Olympus Mons, 2006
10x28x28 cm, 01'07" loop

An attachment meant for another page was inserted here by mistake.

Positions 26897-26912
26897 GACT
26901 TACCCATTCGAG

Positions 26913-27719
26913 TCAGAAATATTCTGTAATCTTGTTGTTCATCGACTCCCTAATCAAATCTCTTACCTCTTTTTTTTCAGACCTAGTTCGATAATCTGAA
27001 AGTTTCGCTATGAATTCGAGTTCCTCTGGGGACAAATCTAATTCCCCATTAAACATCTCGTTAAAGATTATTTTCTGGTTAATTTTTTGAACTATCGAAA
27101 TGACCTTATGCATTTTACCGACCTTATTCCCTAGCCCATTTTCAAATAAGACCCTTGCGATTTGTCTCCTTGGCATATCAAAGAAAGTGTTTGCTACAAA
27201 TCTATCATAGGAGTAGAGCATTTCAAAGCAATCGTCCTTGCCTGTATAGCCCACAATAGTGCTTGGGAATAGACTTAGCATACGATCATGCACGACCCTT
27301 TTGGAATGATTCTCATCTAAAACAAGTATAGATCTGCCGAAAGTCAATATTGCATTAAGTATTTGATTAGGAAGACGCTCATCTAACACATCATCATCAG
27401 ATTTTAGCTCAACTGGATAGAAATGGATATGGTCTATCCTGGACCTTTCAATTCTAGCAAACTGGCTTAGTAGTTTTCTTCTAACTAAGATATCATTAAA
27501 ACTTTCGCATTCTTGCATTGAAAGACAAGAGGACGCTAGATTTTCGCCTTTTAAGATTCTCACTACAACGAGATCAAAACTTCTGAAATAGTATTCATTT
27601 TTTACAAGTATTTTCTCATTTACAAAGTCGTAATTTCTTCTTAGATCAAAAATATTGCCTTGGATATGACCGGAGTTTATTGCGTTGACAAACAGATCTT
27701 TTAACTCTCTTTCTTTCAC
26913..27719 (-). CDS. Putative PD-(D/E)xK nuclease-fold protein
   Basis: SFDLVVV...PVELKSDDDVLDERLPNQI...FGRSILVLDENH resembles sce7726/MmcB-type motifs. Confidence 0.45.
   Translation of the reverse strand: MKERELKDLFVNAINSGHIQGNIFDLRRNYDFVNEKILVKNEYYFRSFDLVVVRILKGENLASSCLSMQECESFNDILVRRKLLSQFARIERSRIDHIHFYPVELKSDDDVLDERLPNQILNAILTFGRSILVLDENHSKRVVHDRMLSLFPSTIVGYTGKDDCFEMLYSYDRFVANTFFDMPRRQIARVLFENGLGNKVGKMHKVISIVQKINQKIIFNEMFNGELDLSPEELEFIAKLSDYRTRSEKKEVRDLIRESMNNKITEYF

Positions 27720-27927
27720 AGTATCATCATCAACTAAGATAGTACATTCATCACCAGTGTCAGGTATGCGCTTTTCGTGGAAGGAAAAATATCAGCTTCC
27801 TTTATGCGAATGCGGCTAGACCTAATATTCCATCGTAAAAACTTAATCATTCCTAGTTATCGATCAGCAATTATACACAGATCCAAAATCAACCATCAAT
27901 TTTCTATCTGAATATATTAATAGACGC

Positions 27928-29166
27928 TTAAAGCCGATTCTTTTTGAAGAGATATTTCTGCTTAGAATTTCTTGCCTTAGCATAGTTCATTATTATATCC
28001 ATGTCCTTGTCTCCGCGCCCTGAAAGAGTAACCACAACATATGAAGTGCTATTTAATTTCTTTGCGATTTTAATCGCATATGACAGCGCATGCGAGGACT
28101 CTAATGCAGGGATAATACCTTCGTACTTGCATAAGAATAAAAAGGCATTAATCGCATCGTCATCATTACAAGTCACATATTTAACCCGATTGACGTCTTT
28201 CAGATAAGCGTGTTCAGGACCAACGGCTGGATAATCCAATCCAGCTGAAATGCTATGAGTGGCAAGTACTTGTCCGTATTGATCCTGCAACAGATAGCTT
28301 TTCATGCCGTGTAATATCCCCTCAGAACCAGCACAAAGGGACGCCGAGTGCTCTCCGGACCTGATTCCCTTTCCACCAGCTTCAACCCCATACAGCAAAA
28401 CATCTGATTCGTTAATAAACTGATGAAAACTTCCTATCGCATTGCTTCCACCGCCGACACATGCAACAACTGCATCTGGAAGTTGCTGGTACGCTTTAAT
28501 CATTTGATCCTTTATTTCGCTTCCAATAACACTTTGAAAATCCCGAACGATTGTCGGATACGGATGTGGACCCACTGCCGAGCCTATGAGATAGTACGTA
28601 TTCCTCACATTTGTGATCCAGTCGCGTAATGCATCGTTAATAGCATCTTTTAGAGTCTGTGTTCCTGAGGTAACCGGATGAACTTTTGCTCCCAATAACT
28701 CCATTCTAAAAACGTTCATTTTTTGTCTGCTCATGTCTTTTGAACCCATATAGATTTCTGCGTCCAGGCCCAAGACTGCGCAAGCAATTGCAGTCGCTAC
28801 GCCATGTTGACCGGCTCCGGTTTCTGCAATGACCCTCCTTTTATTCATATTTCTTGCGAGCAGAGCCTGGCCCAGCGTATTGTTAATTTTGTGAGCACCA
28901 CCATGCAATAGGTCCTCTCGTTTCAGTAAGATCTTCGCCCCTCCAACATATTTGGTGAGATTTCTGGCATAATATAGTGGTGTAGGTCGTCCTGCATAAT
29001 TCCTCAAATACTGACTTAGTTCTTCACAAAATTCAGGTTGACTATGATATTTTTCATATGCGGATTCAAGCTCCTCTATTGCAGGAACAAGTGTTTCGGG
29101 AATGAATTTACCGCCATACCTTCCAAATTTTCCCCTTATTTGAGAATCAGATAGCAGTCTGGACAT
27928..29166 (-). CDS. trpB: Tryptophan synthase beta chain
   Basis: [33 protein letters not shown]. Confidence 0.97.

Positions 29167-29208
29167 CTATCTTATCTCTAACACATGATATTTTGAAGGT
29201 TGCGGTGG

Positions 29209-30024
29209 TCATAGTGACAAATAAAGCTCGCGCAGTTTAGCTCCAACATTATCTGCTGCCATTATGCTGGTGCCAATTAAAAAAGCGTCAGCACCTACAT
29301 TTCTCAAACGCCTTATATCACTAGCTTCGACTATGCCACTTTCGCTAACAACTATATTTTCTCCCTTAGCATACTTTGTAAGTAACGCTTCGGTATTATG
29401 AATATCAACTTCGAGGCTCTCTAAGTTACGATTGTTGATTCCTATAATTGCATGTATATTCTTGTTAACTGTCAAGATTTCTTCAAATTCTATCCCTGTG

It is common practice in natural history programmes to represent natural phenomena such as the movement of tectonic plates, the eruption of a volcano, or the formation of a mountain range with short, computer-generated animations. This work – which is named after the largest volcano in the solar system, Olympus Mons, on Mars – seems to fit into the aforementioned category. However, I did not want to create a didactic animation that flirts with the field of science. Instead, I wanted to play with the genre’s forms of visual representation to talk about time, and in an indirect way, about sculpture. The conceptual origin of the work clearly implies that I do not represent natural processes on the basis of knowledge gained through observation or experience, but on the basis of preconceived mental processes. When we view the forms that result from these processes, we find that they remind us of the original, natural processes. In order to recognize this, the viewer must also possess a similar body of knowledge and understanding of the world, as without this knowledge, the work would not function.